Hoyle Tanner isn’t just the stomping grounds of engineers and designers. Our walls hold professionals with passions for what they do and concerns for how corporate actions impact the climate. It is out of this concern, coupled with engineering expertise, that we decided to form RISER – an internal working group that vets Hoyle Tanner’s actions through a lens of sustainability. RISER is an acronym: Resiliency, Innovation, Sustainability, Economics, and Renewables. We wanted to do more. We wanted to find another way to embody our Vision, Our projects will improve the natural and built environments providing healthy and vibrant communities. And just like that, the Climate Action Plan (CAP) was born.
“While our direct contributions to climate change are relatively insignificant as a service provider, we design solutions for large developments and infrastructure around the country and have a responsibility to reduce our indirect carbon footprint on these projects as much as practicable.”
Part of developing our CAP included acknowledging our own energy use and waste. We analyzed the percentage of remote work against our office usage, especially since the COVID-19 pandemic forced a change in the way we work. We currently have six offices located across five states, each of which requires power and HVAC despite most being less than fully staffed on any given day due to our new hybrid working model. From 2019 to 2021, the average decline in our utility useage across our New England offices was approximately 14%.
We also recognize that our design services produce less waste than other parts of our industry – like construction – but it is where we can make the most impact. We have the ability, and responsibility, to advocate for innovative solutions that are more sustainable by breaking free from the mold of “this is how we’ve always done it.” Our CAP calls on each of us to examine why we are choosing the designs we are presenting to clients and the costs each of these designs will have on future generations, environmentally and financially.
Our best asset to helping the changing environment will be education. Our CAP advocates for employees to remain updated on the best practices, recent guidance, technical needs and funding opportunities to address climate change-related concerns that can be considered in our project designs. Attending conferences and speaking with industry leaders will keep us at the forefront of our impact.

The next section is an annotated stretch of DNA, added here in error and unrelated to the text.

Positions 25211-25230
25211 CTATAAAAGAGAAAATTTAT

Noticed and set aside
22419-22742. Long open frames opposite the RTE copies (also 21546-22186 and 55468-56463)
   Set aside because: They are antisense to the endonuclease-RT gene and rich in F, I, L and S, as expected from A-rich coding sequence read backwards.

Processes in Place
“Our company developed a Corporate Telework Policy to allow employees to work remotely even after a return to the office was feasible. We follow a hybrid system that allows employees to define their remote work arrangement with approval from a supervisor. As we have seen during the pandemic, this structure provides resiliency for potential future emergencies.”
The pandemic forced people to temporarily work remotely out of necessity, but we’ve maintained and improved the benefits that remote work offered. Our telework policy saves commuting time, gas, reduces traffic congestion, and allows flexibility. These practices have greatly decreased the need for travel between client sites, offices, and homes, reducing our corporate emission footprint.
The sustainability of the environment is only one component of a healthy ecosystem; our telework policy allows for scheduling flexibility, which creates some peace of mind for parents, those caring for elderly relatives, and those with extra curriculars that they are passionate about – like volunteering and coaching. For some, the telework policy is the mental health break they needed particularly during the challenging period we have been experiencing since spring 2020.
We’ve also adapted to electronic submissions as the pandemic forced everyone to limit their paper products. We have an online bidding portal, standardized internal and external documents, and a centralized messaging platform. This transition saves physical paper, time, money and fuel by avoiding shipping hard copies. Contractors no longer need to hand-deliver bid packages saving time, gas, emissions, and money.
Though recycling is a small component of any climate initiatives, we do participate in the Dell Recycling Program for our outdated hardware. We have recycling bins set up in our kitchens, and we recycle paper waste. Some of our actions will have a greater impact than others at helping alleviate impacts on the climate, but no action is too small or too unimportant to take.
The Beginning of a Structured Approach
“Hoyle Tanner plans to evaluate our overall business practices on an annual basis to ensure we are meeting and adapting our sustainability goals.”
The work is far from behind us. Creating a Climate Action Plan is the beginning of a structured approach to holding ourselves accountable. Continuous education will put our professionals at the forefront of implementing less impactful and longer-lasting materials and practices into our designs. We will advocate with our clients for innovation and sustainable practices to continually improve our industry and reduce the long-term effects of our projects on the environment.
We have committed to reviewing our practices on an annual basis, from how we use our offices to how much technical waste is being generated from our virtual practices.
We’ve always cared; we’ve always done our best given the information we had. The difference now is the targeted approach and dedicated individuals who will manage CAP from its inception to its everyday livability in our practice.
Quotes are taken from our formal CAP document.
*It’s Hoyle Tanner’s 50th anniversary this year! Keep an eye on our Facebook, LinkedIn, and Twitter feeds for articles and anniversary news!